Christians Claimed It First, but Businesses Made Christmas Their Own

By Shankar Vedantam
Monday, December 25, 2006

Fifty-five years ago yesterday, priests at the Dijon Cathedral in eastern France enacted a rather unusual Christmas pageant for the benefit of several hundred schoolchildren: They hanged and burned Santa Claus.

The priests accused Santa of occupying more and more space during Christmas and compared him to the cuckoo, which usurps the nests of other birds. What would those priests do today, in an age when inflatable Santas dot the landscape? They would probably say Santa got off too lightly back in 1951.

Were the priests right? Arguments about the meaning and symbolism of Christmas are now an annual ritual and often spring from the idea that the festival has one unchanging meaning. But even a brief history of Christmas reveals a different portrait: The festival has been claimed, rejected and reinvented over the centuries. Festivals such as Christmas reflect a nation's culture and psyche, and as the nation has changed, the meaning of Christmas has also changed.

"The dynamics of culture and society are played out in these events," said Jack Santino, who studies folklore and popular culture at Bowling Green State University in Ohio. "The deepest, most serious problems and values of a society as a group are dramatized by how people celebrate and who they celebrate with and who they identify themselves with."

Perhaps the earliest claim on Christmas was the strategic decision by the early church to Christianize non-Christian festivals that occurred around the winter solstice.

"In the early centuries of the church, they debated whether they should fix a date to celebrate the nativity," explained Santino. "They chose December 25: 'People are celebrating the birth of the sun, and we should convince them to celebrate the birth of the Son.' "

The growth of Santa as the predominant icon of Christmas in much of the world grew out of the efforts of retail wizards such as John Wanamaker and Rowland Hussey Macy, founders of the modern department store. Much like the early church fathers, Wanamaker and Macy systematically laid claim to a Christmas of their own making in the 19th century.

By this point, said Russell W. Belk, a sociologist and anthropologist at York University in Toronto, Christmas had already been through several incarnations -- Christians in the United States had initially resisted Christmas because it was seen as tied to the Catholic calendar, but waves of European immigrants brought traditions of Christmas celebrations with them. Still, the idea of giving gifts to relatives was not the norm, especially among English immigrants, where Christmas gifts were primarily seen as acts of benevolence toward servants and slaves.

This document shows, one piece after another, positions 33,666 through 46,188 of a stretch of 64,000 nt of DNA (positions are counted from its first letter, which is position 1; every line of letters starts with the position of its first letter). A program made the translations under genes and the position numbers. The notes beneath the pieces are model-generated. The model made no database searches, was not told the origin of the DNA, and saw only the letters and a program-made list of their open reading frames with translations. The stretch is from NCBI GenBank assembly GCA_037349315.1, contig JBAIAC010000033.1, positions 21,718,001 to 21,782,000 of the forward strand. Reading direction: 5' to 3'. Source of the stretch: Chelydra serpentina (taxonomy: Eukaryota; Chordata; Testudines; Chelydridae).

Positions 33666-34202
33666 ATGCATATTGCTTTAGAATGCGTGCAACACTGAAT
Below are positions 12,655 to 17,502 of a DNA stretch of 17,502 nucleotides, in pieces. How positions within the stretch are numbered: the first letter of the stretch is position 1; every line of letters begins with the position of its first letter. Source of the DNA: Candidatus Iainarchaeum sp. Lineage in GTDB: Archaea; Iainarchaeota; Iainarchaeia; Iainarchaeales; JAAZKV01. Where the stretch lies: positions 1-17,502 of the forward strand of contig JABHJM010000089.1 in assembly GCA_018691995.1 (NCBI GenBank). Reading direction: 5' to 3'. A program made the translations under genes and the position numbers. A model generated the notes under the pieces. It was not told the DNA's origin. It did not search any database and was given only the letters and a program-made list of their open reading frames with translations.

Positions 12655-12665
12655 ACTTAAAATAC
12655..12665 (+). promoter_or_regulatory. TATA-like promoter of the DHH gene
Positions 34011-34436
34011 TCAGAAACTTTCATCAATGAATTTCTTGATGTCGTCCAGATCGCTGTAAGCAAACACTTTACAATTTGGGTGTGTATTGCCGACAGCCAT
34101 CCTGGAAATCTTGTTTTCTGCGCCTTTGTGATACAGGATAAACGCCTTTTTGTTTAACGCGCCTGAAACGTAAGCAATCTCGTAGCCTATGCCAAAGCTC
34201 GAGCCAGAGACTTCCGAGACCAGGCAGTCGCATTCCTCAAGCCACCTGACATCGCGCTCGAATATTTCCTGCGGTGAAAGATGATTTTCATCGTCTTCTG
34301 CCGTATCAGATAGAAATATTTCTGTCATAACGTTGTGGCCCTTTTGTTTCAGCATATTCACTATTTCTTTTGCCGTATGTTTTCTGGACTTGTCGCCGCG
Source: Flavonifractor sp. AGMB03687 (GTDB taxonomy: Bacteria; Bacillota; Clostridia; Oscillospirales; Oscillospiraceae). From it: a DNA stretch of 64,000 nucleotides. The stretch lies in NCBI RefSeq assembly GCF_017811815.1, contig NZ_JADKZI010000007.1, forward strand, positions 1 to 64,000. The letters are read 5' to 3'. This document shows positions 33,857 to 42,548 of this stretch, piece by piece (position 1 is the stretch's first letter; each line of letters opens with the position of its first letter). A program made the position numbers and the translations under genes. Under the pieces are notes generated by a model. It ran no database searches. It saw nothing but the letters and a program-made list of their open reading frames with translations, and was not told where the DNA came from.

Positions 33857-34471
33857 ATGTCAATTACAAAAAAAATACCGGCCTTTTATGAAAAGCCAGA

"A Christmas Carol," Charles Dickens's 1843 morality tale about a greedy merchant transformed by Christmas into a generous soul, was part of the process by which Christmas became a festival that primarily celebrated the family. But even as millions of people were moved by the redemptive tale of Scrooge, real-life merchants were far more likely to change Christmas than to be changed by it, as Leigh Schmidt, the head of Princeton University's religion department, pointed out in his book "Consumer Rites: The Buying and Selling of American Holidays."

Business magnates who had once protested that holidays such as Christmas were a drain on the economy spotted the business potential of Christmas and encouraged the idea of gift-giving among family. Where Christmas gifts had once been primarily about charity, advertisers and marketers encouraged the notion that Christmas was primarily a family celebration and stressed the importance of reciprocal gift exchanges for friends and relatives. By the 20th century, American marketing geniuses led by Coca-Cola had seized on the advertising potential of Santa Claus. Although Santa's ancestors in Europe and Asia had various religious connotations, the modern Santa is an American invention, with growing appeal in Europe and around the world.

"Coca-Cola to some extent owns Christmas," said Belk. In the 1930s, he added, "they had a painter commissioned to do one painting of Santa Claus every year . . . it seems likely that the red color of Santa's outfits came from Coca-Cola's paintings."

Children in non-Christian and non-religious homes in the United States now expect gifts at Christmas -- and the practice is increasingly popular around the world as well. Santa is huge in Japan, for example, where Christians make up only a tiny slice of the population. In the United States, Christmas celebrations have also exerted a gravitational force on non-Christian festivals: Hanukkah and Kwanzaa share the modern Christmas notion of giving and receiving gifts.

The annual disagreements about the meaning of Christmas reflect the competition to define Christmas in a diverse nation. For a religious and still predominantly Christian nation such as the United States, Christmas remains Christianity's most important claim on the public calendar. This Christmas is very much about Jesus. But for a nation that also worships at the altar of capitalism, Christmas offers a good part of the retail economy a chance to move the accounting ledger from the red to the black. The patron saint of this Christmas is Santa Claus.

© 2006 The Washington Post Company